Momentum Investments have released their report based on ‘Business pulse: Loadshedding continues to stifle activity’ prepared by the Momentum Macro Research Team.
In the article below is a summary of highlights from the team, as well as a downloadable PDF of the research paper.
Commentary and highlights by Sanisha Packirisamy, Economist at Momentum Investments, Tshiamo Masike, Economic Analyst at Momentum Investments and Herman van Papendorp, Head of Investment Research & Asset Allocation at Momentum Investments.
Business Pulse Quarter 1 2023: click here
- Business confidence, measured by the FNB/BER Business Confidence Index (BCI), worsened to 36 points in the first quarter of the year.
- Weaker confidence in manufacturing (down by nine points) and retail (down by eight points) mainly drove the decline.
- Business sentiment is still low against the backdrop of persistent power cuts, low growth in private sector fixed investment, challenges in the logistics network and concerns about current and future weather conditions.
- Energy insecurity is greatly impeding the business environment. Because of loadshedding, businesses are procuring large volumes of diesel each month to ensure that they remain operational during power cuts. The monthly cost is in the region of millions, which negatively affects businesses’ bottom line. While large businesses have shown financial resilience despite the rising costs, small businesses are affected the most because they cannot afford to acquire alternative sources of energy.
- Gross fixed capital formation (GFCF) as a share of gross domestic product (GDP) is close to all-time lows. Real growth in fixed investment by the private sector declined by 1% quarter-on-quarter (q/q) in the third quarter of 2022, which is not good for overall GFCF because the private sector contributes the most to growth in fixed investments.
- Government’s energy reforms are expected to support private sector fixed investment. However, this is only expected to gain momentum from next year onwards. This is informed by Treasury’s estimate of 1.3% this year and 3.8% in 2024 as well as delays in implementing some of the reforms as reported in the Operation Vulindlela (a programme fast-tracking certain structural reforms) progress report.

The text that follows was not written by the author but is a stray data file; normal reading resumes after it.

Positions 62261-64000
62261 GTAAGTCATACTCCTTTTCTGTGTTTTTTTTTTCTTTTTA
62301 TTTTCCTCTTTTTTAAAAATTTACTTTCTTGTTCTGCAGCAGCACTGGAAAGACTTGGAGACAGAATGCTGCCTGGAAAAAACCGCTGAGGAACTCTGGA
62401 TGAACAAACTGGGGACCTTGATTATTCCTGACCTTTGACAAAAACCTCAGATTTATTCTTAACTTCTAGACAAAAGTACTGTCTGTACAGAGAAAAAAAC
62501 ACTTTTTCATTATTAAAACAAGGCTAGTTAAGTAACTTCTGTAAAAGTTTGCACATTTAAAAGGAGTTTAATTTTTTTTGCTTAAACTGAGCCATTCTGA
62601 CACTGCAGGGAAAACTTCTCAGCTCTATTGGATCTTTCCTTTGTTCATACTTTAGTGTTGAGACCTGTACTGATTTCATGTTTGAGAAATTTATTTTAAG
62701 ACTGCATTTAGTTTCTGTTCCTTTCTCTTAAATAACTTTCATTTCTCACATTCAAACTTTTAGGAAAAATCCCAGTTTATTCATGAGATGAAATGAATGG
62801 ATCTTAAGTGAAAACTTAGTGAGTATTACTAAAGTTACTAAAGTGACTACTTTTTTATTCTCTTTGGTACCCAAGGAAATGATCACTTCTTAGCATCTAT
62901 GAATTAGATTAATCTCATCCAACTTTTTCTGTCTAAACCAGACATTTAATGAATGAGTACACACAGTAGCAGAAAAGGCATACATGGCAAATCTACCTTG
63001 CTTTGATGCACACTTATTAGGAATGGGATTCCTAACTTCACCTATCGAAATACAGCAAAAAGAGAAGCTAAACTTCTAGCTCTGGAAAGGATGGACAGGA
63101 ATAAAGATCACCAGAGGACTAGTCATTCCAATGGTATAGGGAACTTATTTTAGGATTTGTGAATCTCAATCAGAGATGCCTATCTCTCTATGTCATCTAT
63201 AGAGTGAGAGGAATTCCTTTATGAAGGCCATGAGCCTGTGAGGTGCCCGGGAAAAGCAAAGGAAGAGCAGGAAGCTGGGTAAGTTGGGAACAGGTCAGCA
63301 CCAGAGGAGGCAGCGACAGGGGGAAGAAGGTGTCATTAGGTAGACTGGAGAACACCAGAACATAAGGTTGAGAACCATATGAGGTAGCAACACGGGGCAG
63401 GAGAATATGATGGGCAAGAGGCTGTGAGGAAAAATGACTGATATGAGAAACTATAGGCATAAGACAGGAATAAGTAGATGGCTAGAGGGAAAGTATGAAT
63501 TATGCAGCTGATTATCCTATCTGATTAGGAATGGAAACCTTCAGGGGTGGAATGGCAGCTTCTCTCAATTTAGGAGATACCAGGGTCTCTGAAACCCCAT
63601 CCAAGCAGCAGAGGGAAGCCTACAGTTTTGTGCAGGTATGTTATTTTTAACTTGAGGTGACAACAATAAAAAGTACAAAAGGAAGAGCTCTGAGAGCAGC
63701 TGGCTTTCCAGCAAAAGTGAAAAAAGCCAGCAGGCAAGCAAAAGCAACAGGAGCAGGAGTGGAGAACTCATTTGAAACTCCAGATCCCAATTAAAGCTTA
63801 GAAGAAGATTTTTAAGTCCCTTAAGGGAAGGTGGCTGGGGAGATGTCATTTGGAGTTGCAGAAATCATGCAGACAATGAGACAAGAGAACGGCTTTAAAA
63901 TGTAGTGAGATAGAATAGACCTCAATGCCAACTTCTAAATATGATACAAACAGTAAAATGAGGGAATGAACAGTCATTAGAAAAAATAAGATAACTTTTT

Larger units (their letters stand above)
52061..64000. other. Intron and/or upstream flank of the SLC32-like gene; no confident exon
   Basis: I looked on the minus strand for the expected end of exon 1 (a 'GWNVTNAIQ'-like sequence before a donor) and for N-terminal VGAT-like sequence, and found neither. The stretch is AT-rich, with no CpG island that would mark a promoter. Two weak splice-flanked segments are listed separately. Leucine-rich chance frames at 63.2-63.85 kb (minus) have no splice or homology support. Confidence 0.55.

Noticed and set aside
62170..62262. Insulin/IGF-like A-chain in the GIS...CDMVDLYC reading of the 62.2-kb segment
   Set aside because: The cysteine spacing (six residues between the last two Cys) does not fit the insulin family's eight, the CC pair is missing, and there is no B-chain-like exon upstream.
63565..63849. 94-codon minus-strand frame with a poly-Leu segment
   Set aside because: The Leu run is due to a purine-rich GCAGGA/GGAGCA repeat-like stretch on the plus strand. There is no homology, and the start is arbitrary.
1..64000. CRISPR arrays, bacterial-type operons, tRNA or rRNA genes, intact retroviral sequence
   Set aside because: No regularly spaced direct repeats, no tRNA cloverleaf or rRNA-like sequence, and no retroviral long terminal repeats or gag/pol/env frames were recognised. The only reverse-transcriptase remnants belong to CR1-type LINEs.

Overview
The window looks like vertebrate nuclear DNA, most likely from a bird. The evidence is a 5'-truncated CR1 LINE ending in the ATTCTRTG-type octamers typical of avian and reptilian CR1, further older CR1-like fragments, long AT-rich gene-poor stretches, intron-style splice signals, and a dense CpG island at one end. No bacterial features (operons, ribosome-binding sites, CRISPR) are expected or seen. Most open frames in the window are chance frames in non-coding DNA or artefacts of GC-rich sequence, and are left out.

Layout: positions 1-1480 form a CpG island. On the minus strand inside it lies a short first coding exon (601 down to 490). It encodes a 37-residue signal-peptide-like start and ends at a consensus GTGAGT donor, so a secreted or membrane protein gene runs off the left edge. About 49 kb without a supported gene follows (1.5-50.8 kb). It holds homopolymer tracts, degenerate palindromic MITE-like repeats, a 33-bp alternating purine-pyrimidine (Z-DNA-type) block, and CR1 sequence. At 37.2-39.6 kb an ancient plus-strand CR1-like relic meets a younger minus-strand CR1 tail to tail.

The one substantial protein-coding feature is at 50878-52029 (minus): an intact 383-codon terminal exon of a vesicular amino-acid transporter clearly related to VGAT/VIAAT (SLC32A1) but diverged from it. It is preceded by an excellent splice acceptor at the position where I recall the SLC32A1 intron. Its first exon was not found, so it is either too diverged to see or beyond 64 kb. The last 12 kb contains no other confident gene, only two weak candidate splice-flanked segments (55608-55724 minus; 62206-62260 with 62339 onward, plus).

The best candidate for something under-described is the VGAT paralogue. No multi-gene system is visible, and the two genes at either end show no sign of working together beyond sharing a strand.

- Seasonally adjusted (sa) mining production decreased by 3.4% q/q in the fourth quarter of 2022. This sector is expected to remain constrained if higher levels of loadshedding persist given that the sector is more energy intensive. However, the re-opening of China may provide a slight boost through higher commodity prices.
- The decline in the ABSA Purchasing Managers’ Index (PMI) to 48.8 points in February 2023 signals lower activity in the manufacturing sector during that month. Moreover, the significant decline in the expected business conditions and business activity sub-indices indicate that the sector will likely experience lower activity in the coming months.
- The q/q growth rate in the value of business plans passed in the fourth quarter may support activity in the construction sector.
- Despite growing challenges in the agriculture sector (concerns about El Niño, trade restrictions and animal disease outbreaks), production remains agile.
- The worsening BCI suggests that business conditions are expected to be constrained. Furthermore, downside risks that informed the decrease in BCI are expected to remain. Consequently, we expect pedestrian growth of around 1% this year and around 1.5% in 2024.